Seedling flats are shown in the Mittleider Gardening Course book on page 181. The dimensions of the seedling flats are 18″ x 18″ x 2 1/2″. Once filled with the mixed growing medium we added 1 1/2 ounces of our pre plant fertilizer mix. (Page 51 in the MGM, revision 4)
Do you prefer to use your own soil?
Not everyone wants to mess with the extra work of acquiring everything to make a custom growing medium. The correct sawdust can be difficult to find and even expensive when you do find it. You can sterilize your own soil and grow healthy seedlings. See my blog post on Seedling Success Through Sterilized Soil.
We needed sawdust to fill our grow boxes and made a quick trip to Jamesport, MO to a sawmill. This lumber mill makes pallets and will allow us to take the sawdust for FREE. We just needed to bring a shovel and fill the truck ourselves.
They do not make pallets from walnut so this sawdust is safe to use. They have huge piles of excess sawdust and were happy to have us take some away. We will make a few trips here in the near future.
What sawdust is safe for grow boxes?
Any sawdust made from trees of any variety in the United States except walnut is safe for use in your garden. Walnut sawdust contains tannic which can retard the growth or even kill it if the concentration is high enough. If the sawdust has any walnut in it you shouldn’t use it.
Can you use sawdust from plywood?
There are two reasons you should not consider using sawdust from cabinet shops. The glues used in the process of making plywood can be toxic to plants and humans.
The second reason you shouldn’t use that sawdust from cabinet shows is that the particles likely either too large or too small for use in your garden. If they come from a planer then they will be too large to permit proper drainage and will sour in your garden.
Sawdust made on table saws, radial arm saws or with handheld saws is too fine. Sawdust that is too fine doesn’t drain easily and can result in compacting. If your growing medium is compacted the plants can’t get water or oxygen to their roots and will die.
How to pick the right sawdust for your Mittleider garden
If you would like to see how to determine what sawdust will work in your Mittleider garden be sure to read this blog post. There is even a video showing you the correct size and sawdust that will cause compaction.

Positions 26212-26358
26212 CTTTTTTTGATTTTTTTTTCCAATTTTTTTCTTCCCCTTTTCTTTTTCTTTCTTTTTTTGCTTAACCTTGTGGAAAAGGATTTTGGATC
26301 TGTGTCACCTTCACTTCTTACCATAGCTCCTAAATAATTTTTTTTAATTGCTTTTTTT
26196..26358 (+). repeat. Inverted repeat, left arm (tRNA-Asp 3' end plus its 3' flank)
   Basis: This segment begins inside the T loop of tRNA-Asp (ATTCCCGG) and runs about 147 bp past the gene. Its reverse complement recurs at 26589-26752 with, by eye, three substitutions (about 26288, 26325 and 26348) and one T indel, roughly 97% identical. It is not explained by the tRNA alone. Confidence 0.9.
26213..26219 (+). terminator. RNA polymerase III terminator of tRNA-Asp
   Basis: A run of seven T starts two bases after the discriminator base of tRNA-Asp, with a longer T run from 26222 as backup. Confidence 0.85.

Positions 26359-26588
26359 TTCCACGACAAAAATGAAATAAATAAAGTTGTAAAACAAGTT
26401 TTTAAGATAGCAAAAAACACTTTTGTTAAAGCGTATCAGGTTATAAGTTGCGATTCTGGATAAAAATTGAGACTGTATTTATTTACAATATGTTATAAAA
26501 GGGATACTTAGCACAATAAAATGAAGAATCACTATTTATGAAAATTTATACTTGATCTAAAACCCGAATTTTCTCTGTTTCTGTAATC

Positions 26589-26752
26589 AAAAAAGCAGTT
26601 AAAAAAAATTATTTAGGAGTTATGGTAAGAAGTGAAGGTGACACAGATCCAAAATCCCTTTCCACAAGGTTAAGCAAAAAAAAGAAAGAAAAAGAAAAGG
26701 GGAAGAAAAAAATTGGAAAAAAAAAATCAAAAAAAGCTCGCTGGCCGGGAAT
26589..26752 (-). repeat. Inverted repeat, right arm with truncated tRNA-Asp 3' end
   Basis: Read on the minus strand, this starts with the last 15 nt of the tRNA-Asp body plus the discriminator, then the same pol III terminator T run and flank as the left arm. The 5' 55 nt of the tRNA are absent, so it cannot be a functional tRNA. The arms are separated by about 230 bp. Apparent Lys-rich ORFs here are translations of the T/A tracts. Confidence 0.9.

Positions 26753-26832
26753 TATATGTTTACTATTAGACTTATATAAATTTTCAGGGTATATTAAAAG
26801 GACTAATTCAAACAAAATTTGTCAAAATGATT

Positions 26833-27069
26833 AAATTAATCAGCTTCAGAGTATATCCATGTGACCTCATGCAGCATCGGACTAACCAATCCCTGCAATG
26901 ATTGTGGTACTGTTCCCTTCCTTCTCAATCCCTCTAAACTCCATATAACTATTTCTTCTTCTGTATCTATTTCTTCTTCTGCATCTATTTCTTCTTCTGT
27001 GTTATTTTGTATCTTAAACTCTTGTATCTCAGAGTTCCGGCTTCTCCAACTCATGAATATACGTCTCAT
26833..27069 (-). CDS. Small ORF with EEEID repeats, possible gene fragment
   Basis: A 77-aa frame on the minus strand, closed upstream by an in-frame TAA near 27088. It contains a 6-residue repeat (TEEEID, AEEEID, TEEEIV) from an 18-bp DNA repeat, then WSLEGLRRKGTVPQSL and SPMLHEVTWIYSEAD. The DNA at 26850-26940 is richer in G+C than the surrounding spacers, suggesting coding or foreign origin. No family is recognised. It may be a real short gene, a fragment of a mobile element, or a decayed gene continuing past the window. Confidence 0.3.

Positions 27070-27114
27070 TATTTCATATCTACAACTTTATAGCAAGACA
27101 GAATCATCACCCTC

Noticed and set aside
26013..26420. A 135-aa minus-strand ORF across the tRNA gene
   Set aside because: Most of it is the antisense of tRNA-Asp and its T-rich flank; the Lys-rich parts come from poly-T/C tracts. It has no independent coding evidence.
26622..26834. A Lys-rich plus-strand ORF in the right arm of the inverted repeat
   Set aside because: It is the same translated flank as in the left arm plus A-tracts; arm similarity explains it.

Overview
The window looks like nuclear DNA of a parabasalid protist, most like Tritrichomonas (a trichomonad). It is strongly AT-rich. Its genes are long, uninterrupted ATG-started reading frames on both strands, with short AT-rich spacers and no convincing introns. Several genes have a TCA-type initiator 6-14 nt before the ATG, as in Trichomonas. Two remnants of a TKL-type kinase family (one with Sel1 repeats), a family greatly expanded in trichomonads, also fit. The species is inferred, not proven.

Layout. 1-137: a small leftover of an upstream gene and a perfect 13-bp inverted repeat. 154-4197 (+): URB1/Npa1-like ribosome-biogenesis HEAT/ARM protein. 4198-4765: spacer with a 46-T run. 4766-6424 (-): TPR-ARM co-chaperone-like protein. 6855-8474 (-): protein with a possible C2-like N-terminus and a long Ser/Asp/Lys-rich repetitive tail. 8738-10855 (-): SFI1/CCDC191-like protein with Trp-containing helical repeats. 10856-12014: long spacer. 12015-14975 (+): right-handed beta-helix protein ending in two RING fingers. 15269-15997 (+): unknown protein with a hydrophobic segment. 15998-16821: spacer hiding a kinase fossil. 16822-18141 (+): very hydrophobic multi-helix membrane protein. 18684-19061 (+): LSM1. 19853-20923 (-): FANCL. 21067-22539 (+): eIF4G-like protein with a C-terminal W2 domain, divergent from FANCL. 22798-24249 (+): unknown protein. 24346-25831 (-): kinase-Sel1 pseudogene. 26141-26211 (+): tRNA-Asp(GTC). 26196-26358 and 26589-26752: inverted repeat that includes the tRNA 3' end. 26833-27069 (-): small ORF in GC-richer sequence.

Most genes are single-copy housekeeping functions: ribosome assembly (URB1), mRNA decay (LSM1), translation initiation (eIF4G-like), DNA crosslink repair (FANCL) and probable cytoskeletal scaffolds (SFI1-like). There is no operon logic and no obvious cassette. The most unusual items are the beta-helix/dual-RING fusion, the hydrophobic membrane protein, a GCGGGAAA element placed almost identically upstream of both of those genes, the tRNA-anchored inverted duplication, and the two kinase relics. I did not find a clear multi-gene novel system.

But to put it plainly, sawdust from any source that isn’t a sawmill running a large circular saw isn’t going to work.
Can’t find a sawmill?
If you can’t find a sawmill locally that has the correct sawdust you can use wood pellets. Pellets that used for heating work as do equine pellets. For more information check out the blog entry on equine pellet sawdust.
Making Mittleider soil beds is the cheapest way to get started with the Mittleider gardening method. A Mittleider soil bed can be made with a few basic yard tools, a few sticks and some string. Any type of soil can be used for making Mittleider soil beds, even if it has sand, clay or rocks. A Mittleider garden can even be grown in a raised grow box filled with only sawdust and sand!
In just a few hours a class of beginners in this Mittleider gardening course boot camp were able to transform this bare patch of ground into a bunch of Mittleider soil beds. The raised soil bed allows for proper drainage. The edges of the grow bed have a raised ridge to contain water during daily watering. Watering just the grow beds and not the entire garden reduces your water consumption and helps to cut down on weeds.
Making soil beds with rakes and shovels
In the picture below you will see the boot camp class making 30 foot long soil beds. Those beds are 18 inches wide and are kept straight with 4 stakes and 2 lengths of twine.
Shovels and rake are used to move soil from the isle between the beds and into the soil bed. Those soil beds are kept straight with 4 wooden stakes and two lengths of twine. A simple and inexpensive garden level is used to ensure those Mittleider soil beds are level. Level soil beds are critical in a Mittleider garden.
Download the free 7 chapter on making a Mittleider soil bed
You can download the first 7 chapter from the Mittleider gardening course book for FREE. Those chapters cover everything you need to know to grow a soil bed in your own soil. Go to growfood.com/soil and get your own copy.
Watch Jim Kennard making soil beds
For the visual learners, you can watch Jim Kennard explain and then show you how to form up a Mittleider soil bed. He learned how do build them and worked directly with Dr. Mittleider.
Our quest to be self reliant and grow a healthy garden